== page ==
*The internet dating thing is on hold. Ugh, so awful. Stuff blew up at work, and the holidays happened, and I got depressed by all the rednecks in Nascar jackets who wanted to hook up with me. In a few months when I've forgotten how horrible it is I'll try again. Besides, I'm working on my winter hibernation weight, so don't exactly feel like getting gussied up and going out. More like sitting on my couch in a bad acrylic reindeer sweater watching 'Go Diego Go' and eating Sour Cream & Onion chips.


Rector Funhouse said...

It's all so true (especially about watching Diego and eating chips).

One of the greatest injustice/tragedies of this life is that you (probably) won't have five kids. I still can't accept it.

I know you probably think I'm not sensitive enough to the situation but I do try to be. Sometimes I just don't know what to do or say, because I'm still mad at the world for letting it happen this way.

You're right, though: if you have to have one (which of course is better than none - yay for initiative!), Jennifer Jillian is pretty much the best you could wish for.

And like you say, the positive side is that you'll never have to struggle with knowing that you're giving her less than she needs because you're dealing with another child.

Unless you get a dog.

Genkicat said...

What a huge decision! I'm just having my first at 40 and contemplating what I will do when it comes to two. Are you finding that you change your mind on the issue still, or are you pretty sure that you wont t42?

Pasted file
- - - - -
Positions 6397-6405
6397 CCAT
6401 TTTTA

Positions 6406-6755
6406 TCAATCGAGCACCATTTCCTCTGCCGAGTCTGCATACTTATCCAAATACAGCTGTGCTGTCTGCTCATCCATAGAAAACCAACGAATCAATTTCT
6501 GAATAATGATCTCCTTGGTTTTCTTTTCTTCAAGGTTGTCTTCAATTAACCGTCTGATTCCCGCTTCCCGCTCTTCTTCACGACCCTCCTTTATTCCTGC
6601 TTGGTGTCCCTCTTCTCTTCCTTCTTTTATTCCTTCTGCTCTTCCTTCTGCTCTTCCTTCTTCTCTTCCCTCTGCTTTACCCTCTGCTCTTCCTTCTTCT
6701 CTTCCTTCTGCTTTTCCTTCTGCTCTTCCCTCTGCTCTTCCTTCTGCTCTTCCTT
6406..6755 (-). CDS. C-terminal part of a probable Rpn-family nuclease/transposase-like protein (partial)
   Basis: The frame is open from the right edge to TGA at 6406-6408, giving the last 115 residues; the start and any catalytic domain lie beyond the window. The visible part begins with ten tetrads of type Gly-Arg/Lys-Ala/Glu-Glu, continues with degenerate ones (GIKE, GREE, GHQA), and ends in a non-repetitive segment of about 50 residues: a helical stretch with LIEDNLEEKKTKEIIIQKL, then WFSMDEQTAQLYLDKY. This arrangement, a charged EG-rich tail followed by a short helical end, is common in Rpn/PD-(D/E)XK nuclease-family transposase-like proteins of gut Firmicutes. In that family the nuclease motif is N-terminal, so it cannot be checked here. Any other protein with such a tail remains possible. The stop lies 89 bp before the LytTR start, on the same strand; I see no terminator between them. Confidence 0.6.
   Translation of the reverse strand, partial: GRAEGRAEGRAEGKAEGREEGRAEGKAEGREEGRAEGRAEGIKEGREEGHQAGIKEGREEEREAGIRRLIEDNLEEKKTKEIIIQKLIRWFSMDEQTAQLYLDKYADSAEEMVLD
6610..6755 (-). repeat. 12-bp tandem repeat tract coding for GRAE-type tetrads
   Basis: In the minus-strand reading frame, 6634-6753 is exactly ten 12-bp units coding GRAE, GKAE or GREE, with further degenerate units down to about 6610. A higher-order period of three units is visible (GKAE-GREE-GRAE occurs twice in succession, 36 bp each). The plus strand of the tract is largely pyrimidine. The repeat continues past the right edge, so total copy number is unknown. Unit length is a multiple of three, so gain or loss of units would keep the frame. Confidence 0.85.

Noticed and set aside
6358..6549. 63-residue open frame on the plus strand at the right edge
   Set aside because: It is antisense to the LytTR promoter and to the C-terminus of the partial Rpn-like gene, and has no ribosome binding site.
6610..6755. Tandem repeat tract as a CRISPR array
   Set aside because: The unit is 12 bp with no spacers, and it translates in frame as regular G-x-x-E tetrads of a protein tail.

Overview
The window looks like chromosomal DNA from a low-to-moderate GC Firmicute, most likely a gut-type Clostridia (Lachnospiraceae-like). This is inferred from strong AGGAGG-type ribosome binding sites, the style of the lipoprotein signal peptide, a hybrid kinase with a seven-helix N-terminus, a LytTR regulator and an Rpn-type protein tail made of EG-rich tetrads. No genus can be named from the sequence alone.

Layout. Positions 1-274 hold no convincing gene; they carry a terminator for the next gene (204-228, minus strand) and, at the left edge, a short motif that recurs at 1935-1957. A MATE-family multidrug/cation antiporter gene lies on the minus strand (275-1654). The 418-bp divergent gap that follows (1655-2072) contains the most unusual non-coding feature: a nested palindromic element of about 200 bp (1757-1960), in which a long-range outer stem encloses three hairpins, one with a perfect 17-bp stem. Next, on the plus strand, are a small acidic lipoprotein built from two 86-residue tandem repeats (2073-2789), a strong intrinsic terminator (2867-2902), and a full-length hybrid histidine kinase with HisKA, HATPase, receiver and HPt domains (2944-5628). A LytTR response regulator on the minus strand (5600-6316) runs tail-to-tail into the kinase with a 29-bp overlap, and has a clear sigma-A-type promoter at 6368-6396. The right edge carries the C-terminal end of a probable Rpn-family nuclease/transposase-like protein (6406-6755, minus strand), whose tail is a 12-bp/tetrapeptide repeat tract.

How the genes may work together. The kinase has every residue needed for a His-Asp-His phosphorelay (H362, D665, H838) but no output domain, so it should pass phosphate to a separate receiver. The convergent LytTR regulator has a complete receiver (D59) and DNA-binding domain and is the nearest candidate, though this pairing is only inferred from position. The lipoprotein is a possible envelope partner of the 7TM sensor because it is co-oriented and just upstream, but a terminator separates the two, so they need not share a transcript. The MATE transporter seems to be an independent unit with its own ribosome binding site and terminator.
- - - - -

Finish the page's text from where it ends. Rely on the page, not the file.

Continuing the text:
I have some frozen embies on ice, so I could wait a year or so before deciding and am taking my time with that decision. BUT I never intended to have more than one. I think if it wasn't for IVF, it wouldn't even be crossing my mind. I also have a good friend that I've offered to "adopt" my embryo's to and if she takes me up on it, that offer will stand firm.

Chris said...

It's funny [funny?] that you posted this .. we [i'm sure much easier than just myself, or not, because it's not just my opinion] decided to not have a 2nd, or even to store for the future. One is enough and perfect for me as well. We're craiglisting the baby stuff and selling the baby clothes. I'm sure you saw on fb.

I remember your post about folding all of Jelly's clothes when she started growing out of them.